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Acting IRS chief says it wasn't about politics
Friday - 5/17/2013, 11:40am EDT
WASHINGTON (AP) -- The man who's just been forced out as acting chief of the IRS is apologizing for what he calls "the mistakes that we made and the poor service we provided."
Steven Miller has been testifying today to the House Ways and Means Committee about the IRS targeting of conservative groups, which got tougher scrutiny for their applications for tax-exempt status. Miller insisted that political bias wasn't the reason for the heightened scrutiny. Instead, he said, the IRS was struggling to efficiently handle growing numbers of applications for the tax-exempt status.
But Republicans on the panel made it clear they want IRS officials to pay a bigger price. Even though Miller and another top IRS official are stepping down, Republican committee chairman Dave Camp of Michigan said that wouldn't be enough. He said it's not a "personnel problem" -- but instead a problem of "the IRS being too large, too powerful, too intrusive and too abusive of honest, hardworking taxpayers."
He also said the activity seems to be a part of a broader pattern of intimidation and cover-ups by the Obama administration.
That brought a sharp retort from the committee's top Democrat, Sander Levin, who said the hearing shouldn't become a preview of next year's political campaigns.
146-a-08-(Steven Miller, former acting IRS commissioner, testifying before the House Ways and Means Committee)-"Inspector General's report"-Former Acting IRS Commissioner Steven Miller says mistakes were to blame for targeting conservative groups, not political views. (17 May 2013)
147-a-07-(Steven Miller, former acting IRS commissioner, testifying before the House Ways and Means Committee)-"act of partisanship"-Former Acting IRS Commissioner Steven Miller says he doesn't believe politics played a role in targeting conservative groups. (17 May 2013)
148-a-26-(Congressman Sandy Levin, D-Mich. ranking member, House Ways and Means committee, at hearing)-"very big mistake"-Michigan Democrat Congressman Sandy Levin says he doesn't want the hearings on the IRS to be politicized. ((actual cut length is :19)) (17 May 2013)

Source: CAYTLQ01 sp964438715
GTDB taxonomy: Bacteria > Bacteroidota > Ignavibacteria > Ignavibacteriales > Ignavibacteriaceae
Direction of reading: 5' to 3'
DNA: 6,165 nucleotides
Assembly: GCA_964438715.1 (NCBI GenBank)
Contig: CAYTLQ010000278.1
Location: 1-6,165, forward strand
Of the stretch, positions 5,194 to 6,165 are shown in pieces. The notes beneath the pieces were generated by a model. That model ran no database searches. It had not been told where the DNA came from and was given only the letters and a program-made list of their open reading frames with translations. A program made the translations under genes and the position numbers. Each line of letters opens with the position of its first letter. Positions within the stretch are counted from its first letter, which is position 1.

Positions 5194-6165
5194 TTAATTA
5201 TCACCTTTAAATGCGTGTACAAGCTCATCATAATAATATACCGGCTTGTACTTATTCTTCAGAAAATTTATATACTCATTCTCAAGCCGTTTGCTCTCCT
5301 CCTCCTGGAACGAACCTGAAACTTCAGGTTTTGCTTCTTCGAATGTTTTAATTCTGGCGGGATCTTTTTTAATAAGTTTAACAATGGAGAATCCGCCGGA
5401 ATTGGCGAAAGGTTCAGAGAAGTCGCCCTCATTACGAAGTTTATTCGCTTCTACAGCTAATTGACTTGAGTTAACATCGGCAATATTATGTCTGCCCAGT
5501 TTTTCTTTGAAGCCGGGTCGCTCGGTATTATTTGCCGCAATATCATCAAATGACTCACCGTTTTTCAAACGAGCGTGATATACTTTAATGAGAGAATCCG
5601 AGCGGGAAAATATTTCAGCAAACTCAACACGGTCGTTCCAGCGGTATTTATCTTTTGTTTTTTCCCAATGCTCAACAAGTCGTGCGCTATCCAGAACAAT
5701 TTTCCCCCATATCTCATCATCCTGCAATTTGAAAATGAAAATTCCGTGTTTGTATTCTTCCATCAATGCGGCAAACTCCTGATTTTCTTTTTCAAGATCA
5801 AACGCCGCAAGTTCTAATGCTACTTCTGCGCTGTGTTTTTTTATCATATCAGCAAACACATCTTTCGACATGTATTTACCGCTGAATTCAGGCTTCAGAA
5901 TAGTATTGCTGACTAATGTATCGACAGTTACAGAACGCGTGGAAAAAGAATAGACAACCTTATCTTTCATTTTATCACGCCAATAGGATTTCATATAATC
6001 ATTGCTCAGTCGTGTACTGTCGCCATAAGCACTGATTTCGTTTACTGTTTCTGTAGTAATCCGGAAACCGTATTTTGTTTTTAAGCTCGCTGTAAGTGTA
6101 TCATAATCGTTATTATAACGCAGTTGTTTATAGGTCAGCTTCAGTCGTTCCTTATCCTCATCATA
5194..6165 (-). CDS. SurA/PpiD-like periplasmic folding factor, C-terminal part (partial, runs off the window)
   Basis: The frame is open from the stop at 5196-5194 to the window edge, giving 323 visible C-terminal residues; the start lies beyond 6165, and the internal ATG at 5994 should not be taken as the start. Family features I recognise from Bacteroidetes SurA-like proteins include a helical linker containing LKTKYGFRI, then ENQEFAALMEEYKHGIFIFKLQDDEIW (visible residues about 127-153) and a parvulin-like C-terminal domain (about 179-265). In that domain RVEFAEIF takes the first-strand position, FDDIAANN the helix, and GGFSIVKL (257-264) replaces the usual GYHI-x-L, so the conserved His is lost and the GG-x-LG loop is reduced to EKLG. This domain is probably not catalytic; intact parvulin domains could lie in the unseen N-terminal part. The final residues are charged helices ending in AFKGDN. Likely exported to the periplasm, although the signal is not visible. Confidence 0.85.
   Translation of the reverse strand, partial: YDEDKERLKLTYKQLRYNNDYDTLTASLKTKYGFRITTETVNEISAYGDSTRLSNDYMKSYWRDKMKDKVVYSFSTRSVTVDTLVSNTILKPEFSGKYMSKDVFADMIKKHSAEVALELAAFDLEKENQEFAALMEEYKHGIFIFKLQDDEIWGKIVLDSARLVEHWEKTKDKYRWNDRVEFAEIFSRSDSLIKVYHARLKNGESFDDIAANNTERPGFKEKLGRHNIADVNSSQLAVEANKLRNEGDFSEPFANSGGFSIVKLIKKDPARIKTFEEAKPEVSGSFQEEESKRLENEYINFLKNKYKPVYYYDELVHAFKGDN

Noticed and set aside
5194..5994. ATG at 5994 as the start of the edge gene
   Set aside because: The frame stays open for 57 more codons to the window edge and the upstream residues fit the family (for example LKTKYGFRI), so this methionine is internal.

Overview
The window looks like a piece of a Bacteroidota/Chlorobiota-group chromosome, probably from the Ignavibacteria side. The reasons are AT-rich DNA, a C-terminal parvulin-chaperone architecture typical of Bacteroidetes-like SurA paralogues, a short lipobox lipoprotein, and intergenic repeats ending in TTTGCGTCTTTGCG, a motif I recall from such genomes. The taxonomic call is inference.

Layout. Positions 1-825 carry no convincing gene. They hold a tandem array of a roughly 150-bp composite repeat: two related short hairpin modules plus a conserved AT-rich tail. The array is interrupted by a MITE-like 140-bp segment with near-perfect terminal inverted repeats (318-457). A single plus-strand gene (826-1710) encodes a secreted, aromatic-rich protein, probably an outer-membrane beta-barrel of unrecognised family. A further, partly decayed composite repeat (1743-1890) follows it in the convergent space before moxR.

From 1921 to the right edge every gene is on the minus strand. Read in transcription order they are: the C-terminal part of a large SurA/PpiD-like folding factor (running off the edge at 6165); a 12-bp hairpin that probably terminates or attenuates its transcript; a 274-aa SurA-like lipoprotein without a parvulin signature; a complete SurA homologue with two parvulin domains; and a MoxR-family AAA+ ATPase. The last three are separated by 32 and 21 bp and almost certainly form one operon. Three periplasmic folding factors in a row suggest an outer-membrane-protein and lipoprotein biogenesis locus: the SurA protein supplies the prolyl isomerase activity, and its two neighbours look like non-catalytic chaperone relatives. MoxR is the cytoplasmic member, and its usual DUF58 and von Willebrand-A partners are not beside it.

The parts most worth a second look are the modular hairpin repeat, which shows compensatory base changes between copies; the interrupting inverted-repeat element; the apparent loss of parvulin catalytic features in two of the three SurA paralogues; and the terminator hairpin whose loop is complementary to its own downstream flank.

145-a-12-(Congressman Dave Camp, R-Mich. chair, House Ways and Means committee, at hearing)-"did it go"-Republican Congressman Dave Camp says there are many questions about the IRS targeting certain political groups. (17 May 2013)
APPHOTO DCCD113: Rep. Sander Levin, D-Mich., ranking Democrat on the House Ways and Means Committee, right, and Committee Chairman Rep. Dave Camp, R-Mich., listen on Capitol Hill in Washington, Friday, May 17, 2013, as ousted IRS Chief Steve Miller and J. Russell George, Treasury Inspector General for Tax Administration, testify before the committee's hearing on the Internal Revenue Service (IRS) practice of targeting applicants for tax-exempt status based on political leanings. (AP Photo/Charles Dharapak) (17 May 2013)
APPHOTO DCCD112: House Ways and Means Committee members, from left, Rep. Paul Ryan, R-Wis., Rep. Kevin Brady, R-Texas, committee chairman, Rep. Dave Camp, R-Mich, and the committee's ranking Democrat Rep. Sander Levin, D-Mich., listen to testimony on Capitol Hill in Washington, Friday, May 17, 2013, from ousted IRS Chief Steve Miller and J. Russell George, Treasury Inspector General for Tax Administration, during a hearing on the Internal Revenue Service (IRS) practice of targeting applicants for tax-exempt status based on political leanings. (AP Photo/Charles Dharapak) (17 May 2013)
APPHOTO DCSA106: Ousted IRS chief Steven Miller testifies on Capitol Hill in Washington, Friday, May 17, 2013, before the House Ways and Means Committee hearing on the extra scrutiny the IRS gave Tea Party and other conservative groups that applied for tax-exempt status. (AP Photo/J. Scott Applewhite) (17 May 2013)
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